The Olympic Games of the 21st century are, perhaps, known to everyone, with their vast budgets, celebrity athletes with their teams of advisors, saturation media coverage around the clock and around the globe, and their focus on the Medal Table.  All who know this, know also of the barely concealed cynicism that accompanies them - suspicions about the bidding process, the historic greed of the IOC, the self-interest of the Major Sponsors, the doubt about the success of the anti-doping programme internationally.  Can any athlete's performance now be unquestioningly believed? The switching of nationality of athletes from poorer countries to the highest bidder, and so on.  This creates a mood that is the back-drop to writing about the Olympic Games in the 21st century; the mood was different in 1948.  The world then was recovering from the horrors of World War II.  Fresh in everyone’s mind was the loss of life on a terrifying scale, cities had been destroyed, and so had economies, national borders had changed, and there were major winners and losers, but even the winners had lost more than anyone wished to contemplate. 

The 1948 Olympic Games assumed a major world significance; not only as a signal that, perhaps, the world could pick up the pieces and find some sort of normality again, but also as a symbol of hope.  Nations getting together in peace and for sport had a meaning in 1948 that 21st century generations will find hard to understand.  The hope was deep and urgent.  The generation that organised the 1948 Olympic Games (those in their 40s, let’s say) had not only lived through and survived a long and ghastly war that had robbed them of some of the best years of their life, but as children and teenagers had lived through the First World War too; in which millions died and barely a family was left unaffected.  Those in their 50s and 60s remembered both World Wars well.  Webster was 62 when he wrote Olympic Cavalcade. 

In 1948 the world was war-weary and was suspicious about notions of winning and losing.  There was no sense of triumphalism in 1948.  What people wanted from sport, apart from hope, was the sense that there was something better than the merely winning and losing of contests; what mattered was the quality of the striving, and the quality of the people who did it.  It wasn’t idealism, they had all gone through too much for that but rather an urge to do something practical to secure the conditions in which peace would flourish for the next generation or more.  It produced a different sort of writing from that to which we have become accustomed in recent years, and Webster's writing style illustrates this difference.  This, of course, was also the Amateur Age, so no competitor in 1948 ever asked what was in it for them, or contemplated financial gain, and certainly not riches!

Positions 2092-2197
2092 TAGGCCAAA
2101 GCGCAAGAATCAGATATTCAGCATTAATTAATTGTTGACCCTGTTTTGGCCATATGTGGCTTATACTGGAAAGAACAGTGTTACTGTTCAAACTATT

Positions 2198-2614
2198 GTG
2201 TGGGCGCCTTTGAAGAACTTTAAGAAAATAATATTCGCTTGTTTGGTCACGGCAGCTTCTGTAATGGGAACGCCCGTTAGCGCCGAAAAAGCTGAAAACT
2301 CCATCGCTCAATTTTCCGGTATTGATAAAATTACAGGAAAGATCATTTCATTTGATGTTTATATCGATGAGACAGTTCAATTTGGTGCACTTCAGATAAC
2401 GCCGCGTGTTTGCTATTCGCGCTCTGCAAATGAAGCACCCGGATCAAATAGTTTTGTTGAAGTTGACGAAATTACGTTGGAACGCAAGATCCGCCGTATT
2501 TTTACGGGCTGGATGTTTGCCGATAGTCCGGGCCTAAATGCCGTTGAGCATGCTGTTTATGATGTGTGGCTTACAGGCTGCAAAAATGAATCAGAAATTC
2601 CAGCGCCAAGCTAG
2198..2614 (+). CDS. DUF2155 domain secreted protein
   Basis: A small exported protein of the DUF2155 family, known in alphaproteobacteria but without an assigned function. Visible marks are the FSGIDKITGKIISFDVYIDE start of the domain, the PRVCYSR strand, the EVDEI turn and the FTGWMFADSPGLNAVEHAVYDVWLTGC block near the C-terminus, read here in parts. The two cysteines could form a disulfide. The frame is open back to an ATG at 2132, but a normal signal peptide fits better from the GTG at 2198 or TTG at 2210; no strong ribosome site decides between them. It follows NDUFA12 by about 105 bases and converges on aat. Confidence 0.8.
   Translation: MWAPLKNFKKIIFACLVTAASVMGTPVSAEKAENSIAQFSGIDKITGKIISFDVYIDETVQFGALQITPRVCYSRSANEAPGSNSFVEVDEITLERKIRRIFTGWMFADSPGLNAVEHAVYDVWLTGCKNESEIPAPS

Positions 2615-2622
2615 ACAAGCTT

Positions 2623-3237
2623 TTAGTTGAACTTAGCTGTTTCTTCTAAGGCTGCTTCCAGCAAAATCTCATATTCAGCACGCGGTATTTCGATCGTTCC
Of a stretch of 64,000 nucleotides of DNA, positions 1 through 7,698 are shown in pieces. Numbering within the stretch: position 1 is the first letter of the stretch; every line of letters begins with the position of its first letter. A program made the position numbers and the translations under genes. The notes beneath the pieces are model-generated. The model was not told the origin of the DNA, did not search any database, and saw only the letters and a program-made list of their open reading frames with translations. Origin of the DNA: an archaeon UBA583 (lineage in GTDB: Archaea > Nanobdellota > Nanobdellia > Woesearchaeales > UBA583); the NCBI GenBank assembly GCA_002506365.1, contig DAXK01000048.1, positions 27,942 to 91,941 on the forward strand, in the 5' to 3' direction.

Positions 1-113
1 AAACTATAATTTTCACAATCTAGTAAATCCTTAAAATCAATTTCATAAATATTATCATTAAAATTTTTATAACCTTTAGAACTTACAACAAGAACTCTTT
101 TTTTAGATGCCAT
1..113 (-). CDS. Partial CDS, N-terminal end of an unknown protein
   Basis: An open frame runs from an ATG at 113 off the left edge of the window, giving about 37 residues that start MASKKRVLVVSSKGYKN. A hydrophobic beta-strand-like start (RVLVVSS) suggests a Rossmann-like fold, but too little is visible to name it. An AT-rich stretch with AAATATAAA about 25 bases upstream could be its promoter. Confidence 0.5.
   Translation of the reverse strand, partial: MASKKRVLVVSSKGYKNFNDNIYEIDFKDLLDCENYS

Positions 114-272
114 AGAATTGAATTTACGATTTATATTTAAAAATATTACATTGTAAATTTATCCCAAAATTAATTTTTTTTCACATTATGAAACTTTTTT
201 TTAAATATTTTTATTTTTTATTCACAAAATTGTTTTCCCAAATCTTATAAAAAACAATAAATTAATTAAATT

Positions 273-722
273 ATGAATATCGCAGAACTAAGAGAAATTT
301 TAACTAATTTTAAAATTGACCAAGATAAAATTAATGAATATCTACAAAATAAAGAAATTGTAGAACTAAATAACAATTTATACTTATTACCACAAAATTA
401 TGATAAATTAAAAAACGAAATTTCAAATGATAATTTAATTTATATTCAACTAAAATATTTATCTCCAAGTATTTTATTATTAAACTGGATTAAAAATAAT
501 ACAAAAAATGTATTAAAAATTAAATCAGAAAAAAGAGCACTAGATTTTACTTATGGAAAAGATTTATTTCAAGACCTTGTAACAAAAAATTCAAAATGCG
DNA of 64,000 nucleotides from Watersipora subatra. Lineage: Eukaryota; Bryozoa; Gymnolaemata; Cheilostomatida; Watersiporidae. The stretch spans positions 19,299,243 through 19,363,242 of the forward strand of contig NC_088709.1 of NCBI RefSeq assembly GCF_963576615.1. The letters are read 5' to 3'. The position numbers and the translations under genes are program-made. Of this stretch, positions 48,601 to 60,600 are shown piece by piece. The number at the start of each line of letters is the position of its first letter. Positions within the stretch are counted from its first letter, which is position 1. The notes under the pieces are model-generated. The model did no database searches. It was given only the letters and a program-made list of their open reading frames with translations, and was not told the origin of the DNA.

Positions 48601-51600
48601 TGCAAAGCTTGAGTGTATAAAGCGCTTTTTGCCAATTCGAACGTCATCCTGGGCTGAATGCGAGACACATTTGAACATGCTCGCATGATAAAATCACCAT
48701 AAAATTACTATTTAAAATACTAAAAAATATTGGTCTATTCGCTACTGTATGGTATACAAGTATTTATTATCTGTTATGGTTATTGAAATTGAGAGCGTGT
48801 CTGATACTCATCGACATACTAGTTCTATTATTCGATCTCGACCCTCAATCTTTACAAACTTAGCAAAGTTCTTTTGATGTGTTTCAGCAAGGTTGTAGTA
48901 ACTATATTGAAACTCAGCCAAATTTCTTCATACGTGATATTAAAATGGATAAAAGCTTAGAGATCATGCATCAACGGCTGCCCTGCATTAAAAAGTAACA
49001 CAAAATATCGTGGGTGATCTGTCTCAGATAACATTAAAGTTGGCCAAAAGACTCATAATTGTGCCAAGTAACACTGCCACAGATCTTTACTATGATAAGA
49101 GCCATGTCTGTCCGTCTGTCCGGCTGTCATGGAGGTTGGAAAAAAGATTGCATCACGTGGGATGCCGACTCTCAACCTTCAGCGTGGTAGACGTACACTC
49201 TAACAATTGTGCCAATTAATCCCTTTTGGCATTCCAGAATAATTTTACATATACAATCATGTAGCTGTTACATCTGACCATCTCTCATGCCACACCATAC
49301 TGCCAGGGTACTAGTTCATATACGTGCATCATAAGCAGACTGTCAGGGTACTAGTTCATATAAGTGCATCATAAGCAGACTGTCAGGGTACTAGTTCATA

In creating a summary of the Olympic Games since 1896, any writer has to be selective, and what a writer chooses to focus on is illuminating in ways the writer never expected.  Here are a few of FAM Webster’s chosen topics.  When writing about the Ancient Olympic Games he finds time to comment that, “when cash enters into sport, corruption is bound to follow,” and, “the real prize was then, and still is, the honour of victory.”  Writing of the period between the Ancient and the Modern Olympic Games, he discusses the role of the Irish Tailtin Games, the Scots, and the Anglo-Saxon tradition.  Under the heading of the 1896 Games he mentions Charlie Perry, the former LAC groundsman who oversaw the remodelling of the 4th century BC Panathenaic Stadium, but focuses on the figure of Pierre de Coubertin, to Webster a man of heroic stature, and quotes him saying, “The real free trade of the future will be to send our athletes of all kinds to all countries where games are played . . . On the day that this free trade is accepted in Europe, a great step forward will have been made in the sacred cause of peace.”  He quotes this twice in the book.  These themes of internationalism, amateurism and peace were in the very air that Webster and others breathed in 1948.  In the spirit of hope, these, too, were the Games above all others before, that fathers took their children to - I have given up counting how many people in later life have told me that they were taken as children to the 1948 Olympic Games.